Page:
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Product Labels 101: Everything Your Small Business Should Consider

Updated: Jan 16, 2022

If you’ve ever purchased a product based solely on the label, you know how important it is to get it right. Whether you’re a brand-new business or are testing a new product in the marketplace, this blog will help you consider everything you need to know before designing, printing, and testing new labels. We have written the following in order of practicality, ending with design (visual hierarchy and legibility). Despite being the most fun (in my opinion!), design is often one of the last steps in the process: - Requirements - Shape - Application - Material - Lamination - Visual Hierarchy


This is where a lot of people get tripped up. What do I have to include in my label? Does it need to be in French and English? How do I create nutrition labels?

Before you get started, make sure you're deeply familiar with all of the requirements for your product label. The Government of Canada has a very straight forward list of requirements. They can be found here: Developing Accurate Nutrient Values


Depending on the packaging you have chosen (bottle, bag, box, etc.), you will want to consider what the best shape is for your label. The shape you choose should relate directly to the shape of your packaging, as well as maintain visual synonymity with your brand.

Do you want to have one or two labels on your packaging? If you need additional space but want to reduce cost/time, you may want to consider a single label that wraps around your product—taking full advantage of the space available.

However, printing two labels (one for the back and one for the front) will allow you to keep nutritional information/ingredients/directions separate from the main label. If you are applying these by hand, it is important to remember that this will double your workload (see application). If you're selling food products or cosmetics, you may also want to have a label that acts as a 'seal'.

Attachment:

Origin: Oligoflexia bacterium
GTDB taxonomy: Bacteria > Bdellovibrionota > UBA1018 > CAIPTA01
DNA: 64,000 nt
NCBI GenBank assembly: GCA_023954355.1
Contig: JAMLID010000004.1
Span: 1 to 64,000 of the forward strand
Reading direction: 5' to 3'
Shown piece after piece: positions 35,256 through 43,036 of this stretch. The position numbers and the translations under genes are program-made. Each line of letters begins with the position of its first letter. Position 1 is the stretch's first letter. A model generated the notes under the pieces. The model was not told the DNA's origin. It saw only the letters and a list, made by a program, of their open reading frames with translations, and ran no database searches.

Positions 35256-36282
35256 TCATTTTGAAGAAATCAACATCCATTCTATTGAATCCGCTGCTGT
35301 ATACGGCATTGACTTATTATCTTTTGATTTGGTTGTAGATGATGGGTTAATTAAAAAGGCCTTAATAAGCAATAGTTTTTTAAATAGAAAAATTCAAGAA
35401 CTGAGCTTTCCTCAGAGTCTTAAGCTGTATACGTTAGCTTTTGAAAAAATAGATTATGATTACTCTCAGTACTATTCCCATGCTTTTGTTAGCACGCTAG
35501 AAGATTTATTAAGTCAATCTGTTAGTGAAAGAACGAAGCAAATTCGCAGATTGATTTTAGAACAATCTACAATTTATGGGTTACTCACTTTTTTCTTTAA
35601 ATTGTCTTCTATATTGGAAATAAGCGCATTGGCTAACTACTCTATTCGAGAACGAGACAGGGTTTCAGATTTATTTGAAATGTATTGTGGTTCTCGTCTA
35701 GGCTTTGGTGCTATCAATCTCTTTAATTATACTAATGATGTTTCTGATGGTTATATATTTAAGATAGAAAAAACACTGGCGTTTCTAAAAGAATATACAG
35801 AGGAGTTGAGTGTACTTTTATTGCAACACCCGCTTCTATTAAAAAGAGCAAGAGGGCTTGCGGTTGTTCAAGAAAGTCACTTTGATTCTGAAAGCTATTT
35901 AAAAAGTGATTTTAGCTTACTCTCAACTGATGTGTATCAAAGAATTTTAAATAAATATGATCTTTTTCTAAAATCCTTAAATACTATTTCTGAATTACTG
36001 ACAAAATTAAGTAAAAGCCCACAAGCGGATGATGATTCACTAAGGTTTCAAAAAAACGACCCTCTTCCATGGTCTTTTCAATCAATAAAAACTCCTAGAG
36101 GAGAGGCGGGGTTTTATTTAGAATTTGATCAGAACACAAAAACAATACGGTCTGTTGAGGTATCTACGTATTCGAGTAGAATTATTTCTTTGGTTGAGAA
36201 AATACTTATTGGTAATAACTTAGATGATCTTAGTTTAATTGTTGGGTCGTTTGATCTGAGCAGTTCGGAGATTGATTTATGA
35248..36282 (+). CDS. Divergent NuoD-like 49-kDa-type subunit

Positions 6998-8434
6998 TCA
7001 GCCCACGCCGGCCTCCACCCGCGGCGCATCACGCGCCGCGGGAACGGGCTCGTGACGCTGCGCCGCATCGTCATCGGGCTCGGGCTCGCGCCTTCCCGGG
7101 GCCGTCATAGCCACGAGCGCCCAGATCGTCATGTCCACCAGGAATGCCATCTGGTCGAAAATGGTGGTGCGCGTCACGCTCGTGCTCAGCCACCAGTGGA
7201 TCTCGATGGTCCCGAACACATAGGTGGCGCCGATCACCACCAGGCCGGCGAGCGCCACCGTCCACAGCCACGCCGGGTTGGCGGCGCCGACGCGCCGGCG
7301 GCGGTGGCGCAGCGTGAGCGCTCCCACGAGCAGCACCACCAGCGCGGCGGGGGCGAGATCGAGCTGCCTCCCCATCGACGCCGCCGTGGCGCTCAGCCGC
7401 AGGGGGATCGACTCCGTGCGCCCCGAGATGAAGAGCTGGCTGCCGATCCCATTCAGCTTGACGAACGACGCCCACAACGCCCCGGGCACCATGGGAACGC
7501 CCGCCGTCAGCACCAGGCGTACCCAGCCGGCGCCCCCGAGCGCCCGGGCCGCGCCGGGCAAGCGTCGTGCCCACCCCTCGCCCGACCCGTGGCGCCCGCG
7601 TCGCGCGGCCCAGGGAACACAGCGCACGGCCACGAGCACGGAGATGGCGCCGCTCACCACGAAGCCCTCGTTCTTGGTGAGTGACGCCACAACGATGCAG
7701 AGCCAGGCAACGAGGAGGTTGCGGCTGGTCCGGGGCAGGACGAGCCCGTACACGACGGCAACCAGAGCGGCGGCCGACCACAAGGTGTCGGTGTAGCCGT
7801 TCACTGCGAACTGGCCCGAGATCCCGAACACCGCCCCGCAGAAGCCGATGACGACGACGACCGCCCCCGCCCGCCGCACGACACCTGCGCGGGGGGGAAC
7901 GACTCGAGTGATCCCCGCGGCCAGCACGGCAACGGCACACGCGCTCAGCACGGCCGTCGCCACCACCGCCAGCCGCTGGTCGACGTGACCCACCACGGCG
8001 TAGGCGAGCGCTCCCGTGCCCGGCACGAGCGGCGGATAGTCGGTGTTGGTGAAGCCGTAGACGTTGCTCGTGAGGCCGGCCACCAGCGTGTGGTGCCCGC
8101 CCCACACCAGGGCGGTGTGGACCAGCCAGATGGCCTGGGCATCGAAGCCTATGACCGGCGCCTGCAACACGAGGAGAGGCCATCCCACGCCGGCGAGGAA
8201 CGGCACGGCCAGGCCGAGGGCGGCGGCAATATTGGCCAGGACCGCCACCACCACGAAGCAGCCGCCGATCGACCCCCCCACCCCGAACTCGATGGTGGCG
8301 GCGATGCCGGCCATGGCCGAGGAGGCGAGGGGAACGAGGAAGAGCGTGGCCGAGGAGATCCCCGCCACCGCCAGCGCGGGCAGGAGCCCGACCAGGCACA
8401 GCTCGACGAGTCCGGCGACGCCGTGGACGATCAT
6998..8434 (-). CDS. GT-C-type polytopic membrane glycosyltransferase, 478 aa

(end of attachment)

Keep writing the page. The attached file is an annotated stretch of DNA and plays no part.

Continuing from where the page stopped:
How will you be applying these labels onto your product? If you’re testing a new product or create smaller batches, it is easy enough/best to apply these labels by hand. If this is the method you choose, it is a good idea to consider the size/number of labels. The bigger the label, the higher the margin for error during the application process (unless you have very steady hands, of course!). As mentioned above, the greater the number of labels, the more time it will take to apply.

As you begin to scale your business, you can purchase machines that will apply the labels for you automatically. If you’re looking to scale up and are looking for new equipment, get in touch with us.


The substrate material you use for your label will depend largely on what your product is. Will the label be exposed to moisture? Will it be refrigerated? Endure harsh weather conditions? Sit in the sun? Labels can be printed on paper or synthetic material. Paper is typically used for indoor labels that have a relatively short lifespan and limited exposure to moisture, chemicals, temperature extremes and abrasion. Synthetic is often used for outdoor labels.

Both paper and synthetic labels can be printed with a laminate:


Laminate is the thin, transparent sheet of plastic that is placed on top of the printed material mentioned above. Lamination can help protect your product labels from UV, water, and other harsh conditions. If you don't provide the right protection for your labels, labels can fall off, and become illegible.

If you have a cosmetic product, they will often be subject to damp and moist conditions. Household products may come in contact with aggressive and harsh chemicals. Items stored outside are exposed to intense UV radiation and can go from humid temperatures to freezing temperatures. Lamination adds that peace of mind that your product label will be able to endure through its lifecycle. This can, of course, come at an extra cost.

Visual Hierarchy

We created an entire blog on the principles of visual hierarchy on a label here. When you’re designing a label, you need to consider the end user. It becomes very easy to get caught up in the design process and not test our assumptions about them.

Head to our visual hierarchy blog to make sure your label checks all the right boxes and do a sample survey with friends and family. Let’s be honest, we all have blind spots. And being able to utilize others to see them is a good practice.


Your label has to be legible. When your product is on a shelf, you have 2 to 3 seconds to catch a customer’s attention. The first thing consumers look for in a product is if it meets their needs—primarily: what is it? If they can’t tell whether your product is shampoo or conditioner in the first 5 seconds, they will move on.

Ask a couple of different people, of different ages, whether your label is legible. Be sure to show them the physical label rather than on a screen. Be careful when using small text, frilly fonts, and spacing your text.

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